Change is everywhere.
It’s in the air we breathe, the experiences we have, and throughout every stage in life.
Change can be HUGE for our kids and provoke lots of big little feelings in our younger children, and challenges in teenagers.
Change happens with or without our influence, and with or without our noticing.
As young people, change can often feel out of our control.
We move schools. We move house. Our bodies change. Our relationships change. Our world is changing, and we can’t seem to do a thing about it.
But it’s how we deal with change and how we allow it to affect us that truly shapes who we are, and throughout our childhood and teenage years, knowing how to adapt to and embrace change is intrinsically linked to our emotions and to how resilient we become.
Good changes evoke good feelings and energy whether we cultivate those changes ourselves or they come as a pleasant surprise. Change through love, connections, fun experiences, and positive life events bring with them happy memories, and this type of change is embraced with open arms.
Negative changes are the ones we feel are being forced upon us, the ones we aren’t ready for, and the ones we fear that bring about feelings of anxiety, uncertainty, indifference, and a stream of challenging emotions that test our resilience and fortitude. It’s the type of change we see as a threat to our identity and values.
Being a parent, helping our kids navigate change, prepare for it, and embrace it is one of our biggest and most crucial roles, and luckily, ‘CHANGE’ just happens to be an incredibly useful acronym!
Often, change and challenge can be two peas in a precarious pod.
By default, young people often see challenge as a negative because facing it head-on is a learnt skill with the help of time and experience not yet on their side.
But once that mindset is shifted through positive parenting, changing perspectives, and gentle guidance, young people can start viewing change and challenge as an exciting opportunity leading to growth and new experiences. Helping them to recognise the signs of a change/challenge means they’re better positioned to embrace it as a journey of self-discovery rather than something to be feared.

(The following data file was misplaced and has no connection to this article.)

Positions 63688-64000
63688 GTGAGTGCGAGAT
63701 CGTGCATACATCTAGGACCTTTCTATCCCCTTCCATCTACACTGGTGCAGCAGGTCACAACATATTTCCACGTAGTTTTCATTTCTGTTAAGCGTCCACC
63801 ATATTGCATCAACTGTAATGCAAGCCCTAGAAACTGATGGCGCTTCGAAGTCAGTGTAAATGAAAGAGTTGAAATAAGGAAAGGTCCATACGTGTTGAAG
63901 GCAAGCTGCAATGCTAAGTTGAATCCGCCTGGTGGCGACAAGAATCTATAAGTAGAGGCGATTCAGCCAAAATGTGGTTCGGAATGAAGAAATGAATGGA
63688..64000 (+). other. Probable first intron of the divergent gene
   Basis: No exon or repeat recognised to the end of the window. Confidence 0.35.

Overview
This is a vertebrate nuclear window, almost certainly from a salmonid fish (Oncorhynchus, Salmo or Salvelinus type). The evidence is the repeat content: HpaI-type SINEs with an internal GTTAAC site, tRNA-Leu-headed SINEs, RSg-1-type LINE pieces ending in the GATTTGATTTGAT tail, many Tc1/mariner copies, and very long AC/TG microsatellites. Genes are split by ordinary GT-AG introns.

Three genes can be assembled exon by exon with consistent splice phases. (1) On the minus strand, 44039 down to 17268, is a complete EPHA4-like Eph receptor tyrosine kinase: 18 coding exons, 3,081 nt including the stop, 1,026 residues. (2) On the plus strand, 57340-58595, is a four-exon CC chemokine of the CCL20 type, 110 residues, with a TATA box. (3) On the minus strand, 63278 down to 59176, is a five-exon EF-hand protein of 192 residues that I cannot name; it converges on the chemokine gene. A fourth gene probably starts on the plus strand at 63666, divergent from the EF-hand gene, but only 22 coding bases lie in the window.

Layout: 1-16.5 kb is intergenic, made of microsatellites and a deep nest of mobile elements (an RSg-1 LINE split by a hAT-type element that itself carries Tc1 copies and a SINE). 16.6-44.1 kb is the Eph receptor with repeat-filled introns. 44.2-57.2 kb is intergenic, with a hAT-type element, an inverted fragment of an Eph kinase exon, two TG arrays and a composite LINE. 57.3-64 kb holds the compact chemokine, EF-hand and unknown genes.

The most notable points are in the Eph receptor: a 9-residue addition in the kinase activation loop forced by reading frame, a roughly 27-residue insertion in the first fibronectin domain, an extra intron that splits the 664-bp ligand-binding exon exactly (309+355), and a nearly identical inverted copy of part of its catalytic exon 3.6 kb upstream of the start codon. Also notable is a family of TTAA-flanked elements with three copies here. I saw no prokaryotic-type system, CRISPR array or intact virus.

It’s a big ask for anyone – let alone young people – to sit with the idea of change and all the uncomfortable and confronting emotions that come with it. When we’re uncomfortable, we want a fast solution, so we go back to what we know is safe, we avoid, or we block. Teaching your kids how to halt that process, connect with their inner selves, and let their emotions, thoughts, and fears wash over them so they can process and reconcile change will lead to better acceptance and the ability to move forward. The unconscious mind is doing the grunt work in this stage so the conscious mind can take the baton in the next.
This stage is the most exciting! It’s when our young people’s unconscious mind transitions from all that background work to a star who’s setting goals for the next steps of the change. If ‘Halt’ is about dreaming and imagining change, then ‘Aspire’ is working out the action required to bringing about that change. Their mindset has changed, their energy is electric, and they’ve reached a turning point.
This stage of change means charting a course to the end goal and navigating those waters through rough seas and smooth sailing. Navigating change calls for a clear plan, even if that plan isn’t set in stone. It’s the conscious move forward and the lessons learnt along the way that are truly important to embracing change.
Growth is what ultimately comes from change in one way or another. It’s the change to self as the result of change to life and signifies the achievement of turning a change/challenge into a growth opportunity.
This is the big milestone of the change process for young people. Stepping out into the world transformed and knowing more about themselves as the result of change and how they handled it. It’s their opportunity to put the lessons learnt to task the next time change comes knocking, and along with it, opportunity.
As we kick off a new year in 2023, it’s time for a new perspective on change.
Use the CHANGE acronym the next time you catch wind of a change and practice the process to help your children achieve the same.
My name is LK Tommi – I’m an educator working in the education and psychology field, and the author of a resilience-based book and journal series supporting children and teenagers to better understand their emotions, thinking, energy, and behaviour, and how it all connects with their everyday life experiences.
The people that know me well will tell you how much I love to chat.
Please connect with me at Facebook and Instagram: The Resilience Tutor